Vaccinate to prevent long-term effects of COVID-19

Vaccinate to prevent long term effects from COVID-19

UT Health Austin researchers are studying long-haul COVID patients to better understand the symptoms that linger long after coronavirus has gone particularly lung function. One result of this study—they have learned that about a third of patients who were hospitalized and needed oxygen had some level of lung scarring and tissue damage making it tougher to breathe. That number jumps to almost two-thirds if those patients were in ICU and needed a ventilator.

Severe diagnosis can lead to lung damage

In a news report on KXAN, Manish M. Naik, MD, Chief Medical Officer at ARC added that a lot depends on the underlying health of the patient. "Someone who's young and healthy, even with a severe case, often there is recovery of lung function over a period of several months," said Dr. Naik. "Somebody who's older and has less reserve, they may not recover as much." He explained the more severe the COVID diagnosis the more scarring in the lungs.

"COVID is not just an infection in the lungs, but it creates severe inflammation in the lungs in those severe cases and inflammation can lead to scarring," said Dr. Naik. "And so, some individuals even after recovering from COVID, have some of that inflammation and scarring, which can take months to recover from."

Why vaccinate?

Dr. Naik explained that the long-term impacts are even more concerning now with a spike in cases. He said ARC had a positivity rate of 2% about three weeks ago and now they're up to 13% positivity for COVID tests his staff is running. "It appears to be a combination of mostly folks that are unvaccinated that are becoming positive and now we have this more transmissible Delta variant," explained Dr. Naik. "That's part of the mix as well and that's leading to a higher transmission rate."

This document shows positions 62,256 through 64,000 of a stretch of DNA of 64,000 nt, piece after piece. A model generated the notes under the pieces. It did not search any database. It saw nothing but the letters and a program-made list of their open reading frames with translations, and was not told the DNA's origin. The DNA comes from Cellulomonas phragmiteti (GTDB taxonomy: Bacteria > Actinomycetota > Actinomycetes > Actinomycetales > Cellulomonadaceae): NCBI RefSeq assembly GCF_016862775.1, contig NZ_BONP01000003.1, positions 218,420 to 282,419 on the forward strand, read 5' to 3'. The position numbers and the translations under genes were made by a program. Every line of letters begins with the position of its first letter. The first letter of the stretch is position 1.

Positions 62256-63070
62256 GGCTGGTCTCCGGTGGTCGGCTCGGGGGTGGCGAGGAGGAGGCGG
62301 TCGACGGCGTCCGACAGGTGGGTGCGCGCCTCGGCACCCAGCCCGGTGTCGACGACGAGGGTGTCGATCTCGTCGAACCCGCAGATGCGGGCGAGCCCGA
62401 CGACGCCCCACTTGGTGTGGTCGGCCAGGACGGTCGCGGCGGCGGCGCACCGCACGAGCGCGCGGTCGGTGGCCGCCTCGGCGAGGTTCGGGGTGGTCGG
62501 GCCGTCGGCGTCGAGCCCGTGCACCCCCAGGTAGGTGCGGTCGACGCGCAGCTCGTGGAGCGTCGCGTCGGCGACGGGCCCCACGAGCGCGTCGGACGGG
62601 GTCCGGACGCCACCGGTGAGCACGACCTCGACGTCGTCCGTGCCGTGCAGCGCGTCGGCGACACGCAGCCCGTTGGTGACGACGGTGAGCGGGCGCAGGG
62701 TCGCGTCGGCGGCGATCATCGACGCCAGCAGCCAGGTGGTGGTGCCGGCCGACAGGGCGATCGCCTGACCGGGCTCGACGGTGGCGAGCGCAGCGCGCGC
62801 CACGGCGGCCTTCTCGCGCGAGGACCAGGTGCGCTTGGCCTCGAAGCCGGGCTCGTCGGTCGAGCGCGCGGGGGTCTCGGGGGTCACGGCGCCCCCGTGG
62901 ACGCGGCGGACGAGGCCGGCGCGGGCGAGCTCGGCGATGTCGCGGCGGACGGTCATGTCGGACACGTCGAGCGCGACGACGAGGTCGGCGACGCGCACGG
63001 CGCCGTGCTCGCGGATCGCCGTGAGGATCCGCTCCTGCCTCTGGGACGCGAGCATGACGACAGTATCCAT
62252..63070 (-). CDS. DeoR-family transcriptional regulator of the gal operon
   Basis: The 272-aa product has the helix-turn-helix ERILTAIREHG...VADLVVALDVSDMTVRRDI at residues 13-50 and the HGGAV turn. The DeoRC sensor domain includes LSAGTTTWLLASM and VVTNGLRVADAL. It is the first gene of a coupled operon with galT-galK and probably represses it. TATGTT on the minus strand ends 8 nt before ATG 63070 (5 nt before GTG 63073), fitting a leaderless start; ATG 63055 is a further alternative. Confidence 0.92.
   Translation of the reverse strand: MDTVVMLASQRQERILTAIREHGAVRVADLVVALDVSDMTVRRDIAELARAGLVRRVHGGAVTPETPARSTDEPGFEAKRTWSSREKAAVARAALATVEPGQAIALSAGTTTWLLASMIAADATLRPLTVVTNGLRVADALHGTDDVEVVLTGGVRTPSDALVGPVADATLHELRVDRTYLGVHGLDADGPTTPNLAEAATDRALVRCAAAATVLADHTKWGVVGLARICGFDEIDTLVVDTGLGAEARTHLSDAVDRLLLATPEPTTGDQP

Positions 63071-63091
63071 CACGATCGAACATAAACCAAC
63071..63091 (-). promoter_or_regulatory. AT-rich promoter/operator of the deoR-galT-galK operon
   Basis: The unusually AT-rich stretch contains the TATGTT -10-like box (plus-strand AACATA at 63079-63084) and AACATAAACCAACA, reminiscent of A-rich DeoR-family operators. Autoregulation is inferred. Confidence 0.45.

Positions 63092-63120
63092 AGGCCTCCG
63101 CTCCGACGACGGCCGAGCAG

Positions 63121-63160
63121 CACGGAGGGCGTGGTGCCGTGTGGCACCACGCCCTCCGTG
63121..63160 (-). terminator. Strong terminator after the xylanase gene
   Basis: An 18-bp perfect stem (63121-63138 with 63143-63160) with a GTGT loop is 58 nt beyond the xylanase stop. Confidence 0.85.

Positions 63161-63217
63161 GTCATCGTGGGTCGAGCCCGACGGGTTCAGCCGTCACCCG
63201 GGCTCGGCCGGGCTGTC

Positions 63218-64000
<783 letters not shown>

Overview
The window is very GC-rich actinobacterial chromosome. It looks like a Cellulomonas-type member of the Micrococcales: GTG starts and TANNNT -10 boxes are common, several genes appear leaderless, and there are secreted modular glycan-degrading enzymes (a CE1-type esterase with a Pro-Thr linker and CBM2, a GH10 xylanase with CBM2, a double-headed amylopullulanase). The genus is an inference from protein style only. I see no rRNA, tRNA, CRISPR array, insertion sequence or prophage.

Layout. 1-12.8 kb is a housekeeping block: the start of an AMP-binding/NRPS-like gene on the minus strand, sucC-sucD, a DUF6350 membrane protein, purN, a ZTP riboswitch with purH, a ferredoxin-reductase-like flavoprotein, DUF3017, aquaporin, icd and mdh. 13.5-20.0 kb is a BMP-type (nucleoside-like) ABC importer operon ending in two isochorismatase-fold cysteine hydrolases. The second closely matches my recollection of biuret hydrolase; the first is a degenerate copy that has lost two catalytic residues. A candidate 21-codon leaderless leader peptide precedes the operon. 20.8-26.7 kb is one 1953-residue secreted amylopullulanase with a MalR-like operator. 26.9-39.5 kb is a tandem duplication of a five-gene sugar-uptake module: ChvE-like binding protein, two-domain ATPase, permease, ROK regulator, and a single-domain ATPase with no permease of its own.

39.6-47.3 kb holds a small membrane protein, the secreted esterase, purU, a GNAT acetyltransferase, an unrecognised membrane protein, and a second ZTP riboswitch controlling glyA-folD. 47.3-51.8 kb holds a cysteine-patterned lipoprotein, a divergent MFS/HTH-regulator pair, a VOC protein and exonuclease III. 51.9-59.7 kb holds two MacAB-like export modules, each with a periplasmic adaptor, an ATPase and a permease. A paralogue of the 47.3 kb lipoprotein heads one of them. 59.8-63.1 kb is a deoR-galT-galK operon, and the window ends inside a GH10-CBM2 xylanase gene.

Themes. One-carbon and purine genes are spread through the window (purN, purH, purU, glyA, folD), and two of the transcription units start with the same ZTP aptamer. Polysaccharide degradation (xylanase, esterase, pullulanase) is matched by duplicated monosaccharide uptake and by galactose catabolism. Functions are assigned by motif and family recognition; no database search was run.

It's not too late to vaccinate

In a second KXAN news story, it was reported that more than 99.99% of fully-vaccinated people in America have not had a severe breakthrough case of COVID-19: meaning they were not hospitalized and did not die from the virus. The CDC defines a "breakthrough case" as a COVID-19 infection detected in a person's sample that was collected 14 days or more after they completed their vaccination(s) with a U.S. Food and Drug Administration-emergency authorized vaccine.

Dr. Naik told KXAN last month they're seeing less severe coronavirus symptoms or no symptoms at all in breakthrough cases.

"A lot of the cases we are picking up are actually in people with no symptoms, who are getting testing for things like travel or going to a camp or that kind of a scenario," said Dr. Naik last month. "And others are having mild or cold-like symptoms. There are occasional cases where people get more sick, even if they've been fully vaccinated. But those are unusual and much less common."

If you would like to get a vaccination, visit ARC's COVID vaccine page to schedule an appointment.

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